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Old 04-29-2013, 02:05 PM   #1
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Dc inverter question.

Forgive me if this is a stupid question but I'm electrically ignorant. My 23b has a cigarette socket that is that says it is for tv power. Can i plug a portable inverter in it and run something like a coffee maker or charge a cell phone? I dry camped for the first time and didn't realize the ac plugs wouldn't work on low voltage items like cell phone charge or rechargeable flashlights.
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Old 04-29-2013, 03:03 PM   #2
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Hello DP,

Not a stupid question at all. These electrical issues trip up people all the time.

The short answer to your question is: Charging cell phone: Yes. Running a Coffee Maker - No.

The more complicated answer is that a cigarette lighter will put out just under 200 watts of power. A typical coffee maker I would guess is more like 600 to 700 watts. If you tried to run your coffee maker, even if you had an inverter that could handle 700 watts, you would blow the fuse in your cigarette lighter.

Hope that helps,
Kris
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Old 04-29-2013, 04:00 PM   #3
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Here is what some folks might do to get some emergency power for a few things in the trailer like the home entertainment center, cellphone/computer chargers, NOAH WX radio, maybe a fan and light, I've even run a electric blanket for the wife while watching HDTV. I started out with a 300WATT PURE SINE WAVE Inverter but after getting used to having this capability I kept adding more things to the power strip. Ended up with a 600WATT Pure Since Wave Inverter. The idea here is to run a 120VAC drop cord to the home entertainment center location and a second 120VAC drop cord to the bed night stand area.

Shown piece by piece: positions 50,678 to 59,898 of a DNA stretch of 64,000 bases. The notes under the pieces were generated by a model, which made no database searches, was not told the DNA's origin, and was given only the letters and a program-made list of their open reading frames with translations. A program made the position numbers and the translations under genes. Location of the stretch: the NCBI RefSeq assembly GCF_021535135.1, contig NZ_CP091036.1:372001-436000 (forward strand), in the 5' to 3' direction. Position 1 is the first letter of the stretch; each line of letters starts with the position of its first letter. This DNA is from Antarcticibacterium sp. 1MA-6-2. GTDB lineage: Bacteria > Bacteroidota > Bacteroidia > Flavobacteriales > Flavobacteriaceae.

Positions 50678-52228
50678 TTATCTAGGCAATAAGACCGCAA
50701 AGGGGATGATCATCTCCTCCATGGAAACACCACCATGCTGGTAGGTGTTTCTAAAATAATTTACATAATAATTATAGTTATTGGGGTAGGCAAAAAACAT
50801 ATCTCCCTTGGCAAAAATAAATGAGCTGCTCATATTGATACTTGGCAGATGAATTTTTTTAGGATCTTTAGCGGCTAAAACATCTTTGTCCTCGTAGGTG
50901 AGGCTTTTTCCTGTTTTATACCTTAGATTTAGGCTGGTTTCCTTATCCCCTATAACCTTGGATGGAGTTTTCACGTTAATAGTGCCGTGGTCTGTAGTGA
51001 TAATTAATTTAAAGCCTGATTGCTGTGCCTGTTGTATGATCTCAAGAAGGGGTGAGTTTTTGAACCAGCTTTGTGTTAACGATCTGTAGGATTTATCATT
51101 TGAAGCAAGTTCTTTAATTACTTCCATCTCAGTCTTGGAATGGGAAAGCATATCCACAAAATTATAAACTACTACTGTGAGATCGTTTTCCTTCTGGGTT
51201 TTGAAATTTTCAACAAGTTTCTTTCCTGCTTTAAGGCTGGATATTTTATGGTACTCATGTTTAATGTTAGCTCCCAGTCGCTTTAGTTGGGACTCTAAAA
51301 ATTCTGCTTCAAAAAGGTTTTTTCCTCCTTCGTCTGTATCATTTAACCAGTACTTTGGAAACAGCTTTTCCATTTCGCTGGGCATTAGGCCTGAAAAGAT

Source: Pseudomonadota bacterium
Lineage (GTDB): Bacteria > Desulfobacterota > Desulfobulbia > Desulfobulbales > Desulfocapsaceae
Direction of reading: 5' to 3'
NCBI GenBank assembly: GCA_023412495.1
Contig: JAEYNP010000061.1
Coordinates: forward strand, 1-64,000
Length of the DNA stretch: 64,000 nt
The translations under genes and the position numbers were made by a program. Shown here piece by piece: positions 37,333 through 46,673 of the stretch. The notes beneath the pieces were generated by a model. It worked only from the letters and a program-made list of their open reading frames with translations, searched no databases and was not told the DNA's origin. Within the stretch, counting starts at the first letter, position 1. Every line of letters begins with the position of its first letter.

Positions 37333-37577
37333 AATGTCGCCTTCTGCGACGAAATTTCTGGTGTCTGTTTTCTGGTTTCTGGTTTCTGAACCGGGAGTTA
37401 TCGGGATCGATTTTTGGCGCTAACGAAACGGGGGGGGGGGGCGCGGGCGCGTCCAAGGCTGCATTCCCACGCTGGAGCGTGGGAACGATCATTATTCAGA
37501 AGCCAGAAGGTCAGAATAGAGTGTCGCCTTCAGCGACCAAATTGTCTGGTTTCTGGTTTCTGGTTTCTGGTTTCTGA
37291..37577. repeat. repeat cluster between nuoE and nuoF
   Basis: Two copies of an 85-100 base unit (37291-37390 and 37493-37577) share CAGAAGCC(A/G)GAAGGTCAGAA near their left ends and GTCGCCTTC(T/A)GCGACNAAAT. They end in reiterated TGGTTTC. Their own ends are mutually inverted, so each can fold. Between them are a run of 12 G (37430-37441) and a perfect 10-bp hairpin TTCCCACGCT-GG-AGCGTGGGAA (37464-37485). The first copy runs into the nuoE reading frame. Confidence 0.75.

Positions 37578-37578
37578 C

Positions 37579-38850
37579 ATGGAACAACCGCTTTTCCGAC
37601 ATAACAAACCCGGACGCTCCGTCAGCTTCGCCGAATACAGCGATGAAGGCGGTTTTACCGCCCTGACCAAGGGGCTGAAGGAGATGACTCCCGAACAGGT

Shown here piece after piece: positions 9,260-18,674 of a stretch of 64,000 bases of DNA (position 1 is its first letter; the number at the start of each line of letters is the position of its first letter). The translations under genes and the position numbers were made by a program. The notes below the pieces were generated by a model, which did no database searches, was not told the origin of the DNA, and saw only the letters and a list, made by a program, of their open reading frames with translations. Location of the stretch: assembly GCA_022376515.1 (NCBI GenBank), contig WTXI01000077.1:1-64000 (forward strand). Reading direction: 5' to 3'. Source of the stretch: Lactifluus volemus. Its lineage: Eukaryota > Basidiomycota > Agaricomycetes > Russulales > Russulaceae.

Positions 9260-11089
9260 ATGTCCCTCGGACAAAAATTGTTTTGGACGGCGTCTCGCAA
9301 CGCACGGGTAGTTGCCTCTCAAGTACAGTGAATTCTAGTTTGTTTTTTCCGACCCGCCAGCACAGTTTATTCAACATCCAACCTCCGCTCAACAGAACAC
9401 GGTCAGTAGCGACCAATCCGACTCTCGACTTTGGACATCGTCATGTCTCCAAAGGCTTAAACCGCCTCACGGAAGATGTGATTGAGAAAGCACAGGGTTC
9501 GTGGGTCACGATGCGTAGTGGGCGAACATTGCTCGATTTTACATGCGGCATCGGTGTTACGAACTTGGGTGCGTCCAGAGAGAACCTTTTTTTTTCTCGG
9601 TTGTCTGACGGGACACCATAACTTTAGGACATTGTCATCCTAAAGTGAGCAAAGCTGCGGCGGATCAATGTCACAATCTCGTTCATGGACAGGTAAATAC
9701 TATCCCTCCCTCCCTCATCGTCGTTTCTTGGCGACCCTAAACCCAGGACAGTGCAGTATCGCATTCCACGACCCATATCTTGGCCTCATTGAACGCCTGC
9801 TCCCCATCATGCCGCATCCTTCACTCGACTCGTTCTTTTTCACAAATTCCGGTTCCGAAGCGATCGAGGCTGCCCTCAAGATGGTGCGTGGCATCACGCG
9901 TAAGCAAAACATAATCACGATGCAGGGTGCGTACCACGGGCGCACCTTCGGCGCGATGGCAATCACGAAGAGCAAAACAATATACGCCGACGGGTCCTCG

You could hook your trailer up something like this typical small trailer.


My trailer has a larger battery bank and my game plan was to have all of the 120VAC and 12VDC items i wanted to run when camping off the power grid and have a battery bank large enough to handle this load for the one day/night camping run off the batteries. Then the next morning I will re-charge my batteries using my 2KW Honda Generator with the trailer 30AMP shore power cable connected directly to the generator and using the on board smart mode converter/charger can re-charge my batteries back up to their 90% charge state in as little as three hours so that I can do all of this all over again the next day/night camping run.

We always make our fresh ground bean coffee for the day when running the generator and pour it up into a thermos.

Roy Ken
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Old 04-29-2013, 09:05 PM   #4
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Originally Posted by LkptRvPilot View Post
Hello DP,

Not a stupid question at all. These electrical issues trip up people all the time.

The short answer to your question is: Charging cell phone: Yes. Running a Coffee Maker - No.

The more complicated answer is that a cigarette lighter will put out just under 200 watts of power. A typical coffee maker I would guess is more like 600 to 700 watts. If you tried to run your coffee maker, even if you had an inverter that could handle 700 watts, you would blow the fuse in your cigarette lighter.

Hope that helps,
Kris
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Old 04-29-2013, 09:15 PM   #5